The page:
You know Uncle Joe.
“Uncle Joe” is an out-of-control alcoholic/addict who doesn’t work, doesn’t pay his bills, spends what money he gets on booze, neglects his wife and children, and is an all-around blight on the community. He doesn’t care about the consequences; he just keeps on drinking.
Or, perhaps your Uncle Joe is dressed in a suit each day. He goes to work and pays the bills, but when out of the public eye, he succumbs to the need to drink or drug, and his family pays the ultimate emotional price for his “indulgences.” Finally, without help, this “Uncle Joe’s” house of cards collapses into its inevitable conclusion. Tragic but true.
Guys like Joe are seen as people who are unlovable, immoral, worthless, usually unemployed, and sometimes criminals. They just don’t get “it.”
But is it them or us that just don’t get it?
The real fact about Uncle Joe is he can’t stop drinking or drugging. He has no choice. He is trapped in a physical and mental dilemma over which he has zero control.
They have a severe brain disorder, a chronic condition of a diseased brain that often results in relapses. Addictions are stigmatized to the point they are unrecognizable for what they are.
We think the “Joes” are the ones who choose to drink and drug to excess. All too often, people do not realize they have to use to survive, to live, albeit miserably. They don’t have a choice because the pain is too great to bear, and they self-medicate with alcohol or drugs, illicit and otherwise, to mask the mental and emotional trauma they experience. It’s a downward spiraling vortex.
It’s expensive stigmatization, too. Excessive alcohol use alone costs the U.S. taxpayer an estimated $249 billion each year. That is $2.05 per drink. Yet it is treated vastly different from other deadly diseases like cancer.
There are no well-publicisized marathons to raise money for treating alcoholism or drug addiction, no celebrities telling you on TV that just $.63 per day will keep the “Uncle Joes” out of the drunk tank. And a picture of a drunk in the street isn’t as appealing as a pup needing a home when it comes time to raise either awareness or money to help.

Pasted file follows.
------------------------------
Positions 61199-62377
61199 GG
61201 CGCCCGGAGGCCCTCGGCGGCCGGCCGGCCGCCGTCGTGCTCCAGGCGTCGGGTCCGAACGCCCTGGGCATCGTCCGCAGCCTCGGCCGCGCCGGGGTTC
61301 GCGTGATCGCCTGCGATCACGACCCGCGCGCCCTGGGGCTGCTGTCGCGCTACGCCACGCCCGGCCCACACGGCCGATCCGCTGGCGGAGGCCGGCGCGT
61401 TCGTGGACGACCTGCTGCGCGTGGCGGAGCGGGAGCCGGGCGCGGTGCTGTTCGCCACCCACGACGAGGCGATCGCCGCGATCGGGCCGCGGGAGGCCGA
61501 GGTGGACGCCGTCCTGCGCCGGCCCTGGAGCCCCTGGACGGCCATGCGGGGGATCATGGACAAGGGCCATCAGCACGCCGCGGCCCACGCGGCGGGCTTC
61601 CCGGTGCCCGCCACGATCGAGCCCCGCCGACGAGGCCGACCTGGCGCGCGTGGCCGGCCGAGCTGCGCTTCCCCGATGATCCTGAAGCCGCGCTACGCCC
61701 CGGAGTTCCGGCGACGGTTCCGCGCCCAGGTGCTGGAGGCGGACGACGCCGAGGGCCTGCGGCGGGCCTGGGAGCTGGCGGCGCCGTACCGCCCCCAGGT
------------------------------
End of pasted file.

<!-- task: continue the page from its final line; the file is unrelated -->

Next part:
Addiction is a brain disease and a mental health issue that is stigmatized to the point of being discredited as a serious public health problem. We must get over this stigma before we have a hope of defeating the disease.
At Another Solution, We Know Recovery
At Another Solution, we know recovery. We are not a treatment facility. We are a non-profit offering financial assistance to those suffering from grave substance abuse disorders without the ability to pay for help. These disorders are often combined with and exacerbated by comorbid mental conditions like depression, anxiety, or bipolarism.
We acknowledge these as health issues and attack the active disease using multi-modular evaluations. We match the person’s needs with the best-of-the-best treatment facilities specializing in meeting their needs.
Help Us De-Stigmatize
“Uncle Joe” did not ask to have the disease of addiction any more than you, or someone you know asked to get cancer or diabetes. Help us advocate for open dialogue and recognize this as a disease of the brain, not a moral failing.
Help us all strive to acknowledge that the proper treatment for these conditions is a scientific endeavor advanced by brain research and not some shot-in-the-dark stab at straightening-out a seemingly hopeless member of a not so special fraternity known as a “drunk.”
For all our good, let’s work on this together.